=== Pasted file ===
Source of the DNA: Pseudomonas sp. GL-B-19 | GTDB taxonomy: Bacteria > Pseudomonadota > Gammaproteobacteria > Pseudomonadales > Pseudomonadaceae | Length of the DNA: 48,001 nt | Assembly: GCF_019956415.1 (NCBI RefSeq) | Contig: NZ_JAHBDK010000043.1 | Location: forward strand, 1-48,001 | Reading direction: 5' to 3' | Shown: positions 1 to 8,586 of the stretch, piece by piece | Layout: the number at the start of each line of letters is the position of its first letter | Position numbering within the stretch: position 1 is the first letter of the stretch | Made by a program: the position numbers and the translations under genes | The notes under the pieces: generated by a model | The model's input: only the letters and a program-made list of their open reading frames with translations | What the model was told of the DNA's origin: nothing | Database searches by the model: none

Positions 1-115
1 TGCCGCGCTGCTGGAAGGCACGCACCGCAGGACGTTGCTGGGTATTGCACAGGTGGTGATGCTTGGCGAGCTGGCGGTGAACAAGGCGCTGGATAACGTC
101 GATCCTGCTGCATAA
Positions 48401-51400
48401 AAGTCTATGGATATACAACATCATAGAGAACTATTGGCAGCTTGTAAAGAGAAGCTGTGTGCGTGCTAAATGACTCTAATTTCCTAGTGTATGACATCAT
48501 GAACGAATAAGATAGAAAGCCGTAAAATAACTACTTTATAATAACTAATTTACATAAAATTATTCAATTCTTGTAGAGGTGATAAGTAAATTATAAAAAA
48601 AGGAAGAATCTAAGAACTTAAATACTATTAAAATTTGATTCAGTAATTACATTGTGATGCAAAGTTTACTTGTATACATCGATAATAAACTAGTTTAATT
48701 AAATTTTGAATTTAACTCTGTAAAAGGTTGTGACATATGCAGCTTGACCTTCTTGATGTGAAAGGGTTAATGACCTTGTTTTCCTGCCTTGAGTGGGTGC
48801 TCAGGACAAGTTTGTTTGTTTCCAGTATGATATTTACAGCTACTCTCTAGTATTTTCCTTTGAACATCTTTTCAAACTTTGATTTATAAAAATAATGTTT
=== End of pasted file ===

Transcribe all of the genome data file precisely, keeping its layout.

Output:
Source of the DNA: Pseudomonas sp. GL-B-19 | GTDB taxonomy: Bacteria > Pseudomonadota > Gammaproteobacteria > Pseudomonadales > Pseudomonadaceae | Length of the DNA: 48,001 nt | Assembly: GCF_019956415.1 (NCBI RefSeq) | Contig: NZ_JAHBDK010000043.1 | Location: forward strand, 1-48,001 | Reading direction: 5' to 3' | Shown: positions 1 to 8,586 of the stretch, piece by piece | Layout: the number at the start of each line of letters is the position of its first letter | Position numbering within the stretch: position 1 is the first letter of the stretch | Made by a program: the position numbers and the translations under genes | The notes under the pieces: generated by a model | The model's input: only the letters and a program-made list of their open reading frames with translations | What the model was told of the DNA's origin: nothing | Database searches by the model: none

Positions 1-115
1 TGCCGCGCTGCTGGAAGGCACGCACCGCAGGACGTTGCTGGGTATTGCACAGGTGGTGATGCTTGGCGAGCTGGCGGTGAACAAGGCGCTGGATAACGTC
101 GATCCTGCTGCATAA
Positions 48401-51400
48401 AAGTCTATGGATATACAACATCATAGAGAACTATTGGCAGCTTGTAAAGAGAAGCTGTGTGCGTGCTAAATGACTCTAATTTCCTAGTGTATGACATCAT
48501 GAACGAATAAGATAGAAAGCCGTAAAATAACTACTTTATAATAACTAATTTACATAAAATTATTCAATTCTTGTAGAGGTGATAAGTAAATTATAAAAAA
48601 AGGAAGAATCTAAGAACTTAAATACTATTAAAATTTGATTCAGTAATTACATTGTGATGCAAAGTTTACTTGTATACATCGATAATAAACTAGTTTAATT
48701 AAATTTTGAATTTAACTCTGTAAAAGGTTGTGACATATGCAGCTTGACCTTCTTGATGTGAAAGGGTTAATGACCTTGTTTTCCTGCCTTGAGTGGGTGC
48801 TCAGGACAAGTTTGTTTGTTTCCAGTATGATATTTACAGCTACTCTCTAGTATTTTCCTTTGAACATCTTTTCAAACTTTGATTTATAAAAATAATGTTT